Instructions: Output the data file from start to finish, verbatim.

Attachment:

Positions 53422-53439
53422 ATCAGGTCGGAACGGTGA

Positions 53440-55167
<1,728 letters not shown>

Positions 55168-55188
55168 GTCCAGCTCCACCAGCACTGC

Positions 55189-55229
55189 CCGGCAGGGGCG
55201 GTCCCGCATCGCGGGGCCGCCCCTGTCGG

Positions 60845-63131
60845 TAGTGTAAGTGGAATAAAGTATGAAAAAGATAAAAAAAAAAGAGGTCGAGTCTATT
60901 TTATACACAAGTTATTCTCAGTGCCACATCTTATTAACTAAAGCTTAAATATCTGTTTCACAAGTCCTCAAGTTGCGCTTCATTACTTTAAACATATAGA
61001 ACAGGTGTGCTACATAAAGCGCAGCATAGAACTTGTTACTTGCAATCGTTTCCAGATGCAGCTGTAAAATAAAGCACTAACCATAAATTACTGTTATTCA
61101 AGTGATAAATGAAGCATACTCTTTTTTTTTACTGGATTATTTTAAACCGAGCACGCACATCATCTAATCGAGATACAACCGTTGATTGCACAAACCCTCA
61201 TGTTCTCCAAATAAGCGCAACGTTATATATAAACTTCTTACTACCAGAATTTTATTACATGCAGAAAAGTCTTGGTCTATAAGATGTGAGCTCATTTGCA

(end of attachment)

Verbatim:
Positions 53422-53439
53422 ATCAGGTCGGAACGGTGA

Positions 53440-55167
<1,728 letters not shown>

Positions 55168-55188
55168 GTCCAGCTCCACCAGCACTGC

Positions 55189-55229
55189 CCGGCAGGGGCG
55201 GTCCCGCATCGCGGGGCCGCCCCTGTCGG

Positions 60845-63131
60845 TAGTGTAAGTGGAATAAAGTATGAAAAAGATAAAAAAAAAAGAGGTCGAGTCTATT
60901 TTATACACAAGTTATTCTCAGTGCCACATCTTATTAACTAAAGCTTAAATATCTGTTTCACAAGTCCTCAAGTTGCGCTTCATTACTTTAAACATATAGA
61001 ACAGGTGTGCTACATAAAGCGCAGCATAGAACTTGTTACTTGCAATCGTTTCCAGATGCAGCTGTAAAATAAAGCACTAACCATAAATTACTGTTATTCA
61101 AGTGATAAATGAAGCATACTCTTTTTTTTTACTGGATTATTTTAAACCGAGCACGCACATCATCTAATCGAGATACAACCGTTGATTGCACAAACCCTCA
61201 TGTTCTCCAAATAAGCGCAACGTTATATATAAACTTCTTACTACCAGAATTTTATTACATGCAGAAAAGTCTTGGTCTATAAGATGTGAGCTCATTTGCA